In layman’s terms, the park is the geological field lab equivalent of Einstein’s laboratory.

Peridotite—noun—a dense, coarse-grained ultramafic igneous rock consisting mostly of the minerals olivine and pyroxene.

It is where the theory of plate tectonics was provided by geologists Robert Stevens and Harold Williams. It is also one of the few locations in the world where a segment of the Earth’s mantle lies exposed, for all to see.

Mantle—noun—a silicate layer of rock inside a planetary body bounded below by a core and above by a crust.

As David, Neil, and I drive to the exposed mantle, a mountain called the Tablelands, I muse on other silicate rock layers in our solar system like Mars, the moons of Jupiter like Europa, Io, and Ganymede—named for Zeus’ most handsome boy.

Tablelands—noun—(as defined by Across the Blue Planet) a barren reddish brown plateau that towers seven hundred meters above the Atlantic Ocean, stands alone as an alien landscape amongst the lush and hilly forests that encompass it.

We thread a rolling pass and descend into a valley so vast the road through it gambols like a wet tar ribbon.

We spot three caribous in the valley by a creek.

We are sure they are fattening themselves for winter.

When we step out of the car onto the trailhead, the peridotite rocks carpet the ground and stack themselves up the side of the Tablelands to 2,356ft—a landscape as bare as smooth buttocks—with tufts of vegetation in the gulches.

As we begin our rainy hike onto the weathered rockscape, I am overtaken by exposure. Today, we are stepping on rocks half a billion years in the making.

We stand on a segment of the earth’s mantle, described in the visitors center poetically as the Earth’s soul, that that has chosen to expose itself unabashedly for all to see.

This is the earth undressing itself.

The earth, naked.

This is the earth leaking its own nudes every day for the past 500 million years before nudity and nude leaks were a thing.

This is earth as an exhibitionist flaunting not only its curves but its vulnerable soul.

This is the earth in centerfold.

It is also a rust rocked landscape that I imagine Martian expats might migrate to. And like Mars, it is barren. Few plants poke up from the land because the minerals of the rocks are toxic to most flora.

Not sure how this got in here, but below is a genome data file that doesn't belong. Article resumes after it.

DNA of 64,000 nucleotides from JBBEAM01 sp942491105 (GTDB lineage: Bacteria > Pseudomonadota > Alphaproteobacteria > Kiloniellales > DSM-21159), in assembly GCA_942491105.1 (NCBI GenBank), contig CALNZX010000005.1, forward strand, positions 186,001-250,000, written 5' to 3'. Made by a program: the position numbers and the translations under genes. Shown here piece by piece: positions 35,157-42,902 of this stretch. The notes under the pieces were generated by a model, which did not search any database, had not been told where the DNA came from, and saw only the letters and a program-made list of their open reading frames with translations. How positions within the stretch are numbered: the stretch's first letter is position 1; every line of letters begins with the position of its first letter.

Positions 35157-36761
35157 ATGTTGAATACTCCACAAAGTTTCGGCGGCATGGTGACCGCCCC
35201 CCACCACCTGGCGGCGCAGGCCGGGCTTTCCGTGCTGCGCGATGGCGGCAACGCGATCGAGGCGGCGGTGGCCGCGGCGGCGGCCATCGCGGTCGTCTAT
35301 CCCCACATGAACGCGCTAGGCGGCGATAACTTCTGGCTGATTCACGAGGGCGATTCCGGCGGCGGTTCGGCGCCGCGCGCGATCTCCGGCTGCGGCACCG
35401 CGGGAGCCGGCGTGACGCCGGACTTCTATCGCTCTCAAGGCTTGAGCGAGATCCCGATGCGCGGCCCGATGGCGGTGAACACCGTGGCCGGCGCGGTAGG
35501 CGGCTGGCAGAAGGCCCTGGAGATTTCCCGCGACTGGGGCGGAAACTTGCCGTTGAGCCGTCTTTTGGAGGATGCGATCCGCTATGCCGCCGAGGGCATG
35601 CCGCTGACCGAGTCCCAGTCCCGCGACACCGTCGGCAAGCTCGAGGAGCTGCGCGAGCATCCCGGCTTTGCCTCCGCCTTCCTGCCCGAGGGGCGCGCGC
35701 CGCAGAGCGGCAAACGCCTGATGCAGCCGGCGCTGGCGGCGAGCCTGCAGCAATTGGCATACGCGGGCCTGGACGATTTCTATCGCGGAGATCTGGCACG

Except of course, for the carnivorous purple pitcher plant, which Neil points out to us on the side of the trail.  

Thin stems with downward pointing flowers erupt from jugular leaf basins filled with water and ooey-gooey-bug goop as the plant slowly digests the drowned insect soup.

This is a plant the people of the province of Newfoundland and Labrador are particularly proud of—it is not only their provincial flower, but also their mascot which decorates their license plates, road signs, ferries, and official documents.

It is their logo.

Like them, and like the tuckamores of the black spruces, the flower is another being of resilience and gorgeousness on the Newfoundland landscape the parachuter traveler sees as seeming inhospitableness.

These pitcher plants among the rocks the hue of a lion’s mane are as colorful as the laundry lines we see in communities surrounding the park.

The ones with freshly knitted wool neon socks on sale. Sold literally on the line. Or like the wonderfully polychromatic quilts the island is famous for, the ones ruffling in the sea breeze by the towns of park like Woody Point, Cowhead, and Norris Point.

Quilts, as described in the thesis of Lisa Ann Wilson as “emblematic of the ways in which individuals use creativity to help generate and affirm of both individual and shared senses of identity, meanwhile helping them (older generations) to confront the changes to the culture around them.”

Quilts so colorful and flamboyant and wonderful that it is hard to see them as anything but prideful.

We leave the bright plants to their neverending meal.

We walk through the intense rain until we come to a surging waterfall in the middle of one of the basins of the Tablelands, which, after such a deluge of rain has changed the rock’s color like a chameleon. No longer does the massive mountain emit a Martian orange—now the rocks are maroon, like the Bells in Colorado.

Otherworldly—adjective—Of, relating to, or being part of a reality beyond the observable physical universe.

As we return to the car, I imagine a bluebird summer day on the Tablelands. I imagine the contrast of the robin-egged sky against the soft orange of the dry rocks. The little hush of the stream and the buzz of a fly on its way into the belly of a pitcher plant.

But Neil is on to other seasons, telling us stories of winter when he skins to the top of the bowl of the Tablelands and skis down in wonderful, swishy turns.

This lovely man is telling me he has skied on the mantle of our earth. He is only adding more proof to my argument that our lives are fantasy novels if we let them be.   

Preternatural—adjective—Beyond what is normal or natural.

Photos by Miles W. Griffis